News / USA

Obama Campaigns For His Economic Agenda

US President Barack Obama answers questions during a town hall meeting, 02 Feb 2010 at Nashua North High School in Nashua, New Hampshire
US President Barack Obama answers questions during a town hall meeting, 02 Feb 2010 at Nashua North High School in Nashua, New Hampshire

Multimedia

TEXT SIZE - +
Kent Klein

U.S. President Barack Obama has again gone on the road to try to persuade Americans to support his economic agenda.  The president is campaigning for his plan to encourage hiring.
 
President Obama visited the Northeastern state of New Hampshire on Tuesday, to promote a plan he hopes will help ease the nation's ten percent unemployment rate.

Mr. Obama says money repaid by large banks that received government help should be lent to small businesses, where he says most of America's job creation takes place.

"I am announcing a proposal to take $30 billion of the money that was repaid by Wall Street banks-now that they are back on their feet - take that $30 billion and use it to create a new small business lending fund that would provide capital for community banks on Main Street," said President Obama.

As Mr. Obama admitted in last week's State of the Union address, the federal bailout of big financial institutions has been unpopular.  But he says it was necessary to prevent the U.S. financial system from collapsing.

That program, plus stubborn unemployment, are among the factors in the president's sagging approval ratings and victories by the opposition Republican Party in several recent elections.

At a public forum in New Hampshire, Mr. Obama said he shares Americans' frustration with persistent joblessness.

"I have got to be honest with you-there is no magic wand that makes the economic problems that were years in the making disappear overnight," said Mr. Obama. "And sometimes it is easy for politicians to exploit the anger and the pain that people are feeling right now."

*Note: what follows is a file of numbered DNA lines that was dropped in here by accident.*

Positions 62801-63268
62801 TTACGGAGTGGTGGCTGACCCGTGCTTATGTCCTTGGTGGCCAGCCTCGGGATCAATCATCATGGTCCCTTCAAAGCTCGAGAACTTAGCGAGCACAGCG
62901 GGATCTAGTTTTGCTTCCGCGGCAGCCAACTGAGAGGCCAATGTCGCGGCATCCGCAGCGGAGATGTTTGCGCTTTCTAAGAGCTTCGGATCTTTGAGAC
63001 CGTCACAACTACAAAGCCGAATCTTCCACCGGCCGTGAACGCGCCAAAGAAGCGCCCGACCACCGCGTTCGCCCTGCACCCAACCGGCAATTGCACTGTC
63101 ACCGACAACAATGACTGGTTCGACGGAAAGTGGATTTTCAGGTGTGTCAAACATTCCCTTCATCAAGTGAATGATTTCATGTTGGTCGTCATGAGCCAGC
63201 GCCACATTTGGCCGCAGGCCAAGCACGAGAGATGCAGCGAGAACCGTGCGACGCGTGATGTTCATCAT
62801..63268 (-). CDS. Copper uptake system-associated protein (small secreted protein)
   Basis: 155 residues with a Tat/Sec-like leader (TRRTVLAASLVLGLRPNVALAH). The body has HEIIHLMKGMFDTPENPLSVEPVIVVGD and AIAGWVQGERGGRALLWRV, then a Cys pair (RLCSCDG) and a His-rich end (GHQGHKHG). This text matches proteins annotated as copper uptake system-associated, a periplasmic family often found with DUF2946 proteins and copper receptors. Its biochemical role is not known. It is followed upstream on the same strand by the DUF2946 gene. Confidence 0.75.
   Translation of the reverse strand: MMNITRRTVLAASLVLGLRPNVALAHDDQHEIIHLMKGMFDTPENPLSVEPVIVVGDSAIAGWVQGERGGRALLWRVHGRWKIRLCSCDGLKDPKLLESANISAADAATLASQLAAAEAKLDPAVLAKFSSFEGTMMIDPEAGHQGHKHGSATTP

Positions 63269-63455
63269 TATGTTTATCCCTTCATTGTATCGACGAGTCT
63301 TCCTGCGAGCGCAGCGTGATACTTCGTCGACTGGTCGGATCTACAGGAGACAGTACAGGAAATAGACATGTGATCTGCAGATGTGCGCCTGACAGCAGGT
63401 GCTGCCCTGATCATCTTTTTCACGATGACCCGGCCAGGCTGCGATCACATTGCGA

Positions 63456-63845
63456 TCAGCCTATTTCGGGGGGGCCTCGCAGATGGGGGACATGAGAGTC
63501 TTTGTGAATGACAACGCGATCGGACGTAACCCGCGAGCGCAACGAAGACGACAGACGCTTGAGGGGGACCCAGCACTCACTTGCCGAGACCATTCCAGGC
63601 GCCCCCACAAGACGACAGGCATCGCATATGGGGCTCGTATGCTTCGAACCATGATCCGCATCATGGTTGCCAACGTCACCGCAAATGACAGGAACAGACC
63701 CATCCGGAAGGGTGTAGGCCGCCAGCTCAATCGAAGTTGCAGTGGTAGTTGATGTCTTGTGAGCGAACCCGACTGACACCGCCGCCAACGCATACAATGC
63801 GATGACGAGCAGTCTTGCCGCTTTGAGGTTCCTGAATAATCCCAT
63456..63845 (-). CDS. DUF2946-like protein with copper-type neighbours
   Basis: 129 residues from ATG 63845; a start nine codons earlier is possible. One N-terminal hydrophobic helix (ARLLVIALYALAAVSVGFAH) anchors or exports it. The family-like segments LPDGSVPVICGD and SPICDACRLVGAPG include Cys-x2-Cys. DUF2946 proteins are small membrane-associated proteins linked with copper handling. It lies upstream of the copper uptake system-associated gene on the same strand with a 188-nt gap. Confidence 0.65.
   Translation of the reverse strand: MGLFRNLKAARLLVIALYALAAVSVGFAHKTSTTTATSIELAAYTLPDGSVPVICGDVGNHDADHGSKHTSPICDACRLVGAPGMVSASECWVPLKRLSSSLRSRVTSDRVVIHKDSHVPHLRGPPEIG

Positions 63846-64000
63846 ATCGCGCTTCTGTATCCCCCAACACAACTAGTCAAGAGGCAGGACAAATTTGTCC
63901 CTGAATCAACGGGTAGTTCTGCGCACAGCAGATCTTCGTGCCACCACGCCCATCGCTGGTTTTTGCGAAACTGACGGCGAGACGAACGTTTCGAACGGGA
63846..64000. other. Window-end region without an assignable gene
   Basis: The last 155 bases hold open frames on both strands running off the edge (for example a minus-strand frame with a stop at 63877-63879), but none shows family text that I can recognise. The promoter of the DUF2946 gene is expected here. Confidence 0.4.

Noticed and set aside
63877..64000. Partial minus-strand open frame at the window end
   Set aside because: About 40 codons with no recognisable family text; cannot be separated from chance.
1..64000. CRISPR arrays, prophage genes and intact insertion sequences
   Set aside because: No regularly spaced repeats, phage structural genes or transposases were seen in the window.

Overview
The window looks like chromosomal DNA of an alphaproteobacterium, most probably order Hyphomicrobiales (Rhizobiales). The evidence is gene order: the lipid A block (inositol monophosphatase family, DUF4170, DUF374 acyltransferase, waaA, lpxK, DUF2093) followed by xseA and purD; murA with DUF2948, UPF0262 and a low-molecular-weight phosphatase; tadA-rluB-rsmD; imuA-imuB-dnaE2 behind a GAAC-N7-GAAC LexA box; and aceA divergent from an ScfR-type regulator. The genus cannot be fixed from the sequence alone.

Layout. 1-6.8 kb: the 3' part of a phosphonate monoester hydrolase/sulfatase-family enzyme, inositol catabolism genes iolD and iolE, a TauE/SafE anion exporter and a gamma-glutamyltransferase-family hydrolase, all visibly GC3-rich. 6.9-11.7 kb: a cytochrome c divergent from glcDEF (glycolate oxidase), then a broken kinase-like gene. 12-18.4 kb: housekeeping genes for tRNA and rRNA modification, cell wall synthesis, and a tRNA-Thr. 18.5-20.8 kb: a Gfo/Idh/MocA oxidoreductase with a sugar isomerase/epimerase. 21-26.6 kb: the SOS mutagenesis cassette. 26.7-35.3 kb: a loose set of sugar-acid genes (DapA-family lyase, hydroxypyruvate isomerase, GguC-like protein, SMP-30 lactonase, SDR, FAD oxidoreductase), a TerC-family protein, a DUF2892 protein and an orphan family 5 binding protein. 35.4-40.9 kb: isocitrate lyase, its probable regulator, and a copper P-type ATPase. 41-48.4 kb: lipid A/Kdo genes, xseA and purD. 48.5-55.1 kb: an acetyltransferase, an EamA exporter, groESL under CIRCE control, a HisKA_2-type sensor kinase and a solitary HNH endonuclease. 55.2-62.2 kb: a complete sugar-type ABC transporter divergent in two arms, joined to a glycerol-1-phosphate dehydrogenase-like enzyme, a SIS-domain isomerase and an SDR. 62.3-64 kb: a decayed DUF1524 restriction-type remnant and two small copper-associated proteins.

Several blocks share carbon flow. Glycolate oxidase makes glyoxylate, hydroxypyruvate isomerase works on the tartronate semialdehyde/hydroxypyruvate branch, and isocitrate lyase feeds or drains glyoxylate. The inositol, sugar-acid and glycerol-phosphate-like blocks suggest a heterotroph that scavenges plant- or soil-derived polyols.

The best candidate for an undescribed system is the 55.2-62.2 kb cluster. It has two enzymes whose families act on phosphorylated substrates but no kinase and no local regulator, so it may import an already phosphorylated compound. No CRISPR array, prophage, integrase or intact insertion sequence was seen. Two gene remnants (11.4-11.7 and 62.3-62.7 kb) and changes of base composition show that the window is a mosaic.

The president addressed Republican opposition to his policies.  He appealed for lawmakers from both parties to work together for the good of the country, while also blasting some Republicans as being willing to take positions simply for political gain.

"It is one thing to have an honest difference of opinion on something," said President Obama. "There is nothing wrong with that.  But you cannot walk away from your responsibilities to confront the challenges facing the country because you do not think it is good short-term politics."

New Hampshire is the scene of the first primary election of each presidential campaign season, and one of its two Senate seats will be up for election this November.

Meanwhile, Mr. Obama's proposed government budget is being criticized by lawmakers from both parties.  Republicans say it does not address deficits soon enough and raises taxes too much.  Democrats are questioning some of the president's proposed spending cuts. 
 

You May Like

Photogallery Pope's Easter Prayer: Peace in Ukraine, Syria

Pontiff also calls for end to terrorist acts in Nigeria, violence in Iraq, and success in peace talks between Israelis and Palestinians More

Abdullah Holds Lead in Afghan Presidential Election

Country's Election Commission says that with half of the ballots counted, former FM remains in the lead with 44 percent of the vote More

Russia-Ukraine Crisis Could Trigger Cyber War

As tensions between Kyiv and Moscow escalate, so too has frequency of online attacks targeting government, news and financial sites More

This forum has been closed.
Comments
     
There are no comments in this forum. Be first and add one

Featured Videos

Your JavaScript is turned off or you have an old version of Adobe's Flash Player. Get the latest Flash player.
Ukraine, Russia, United in Faith, Divided in Politicsi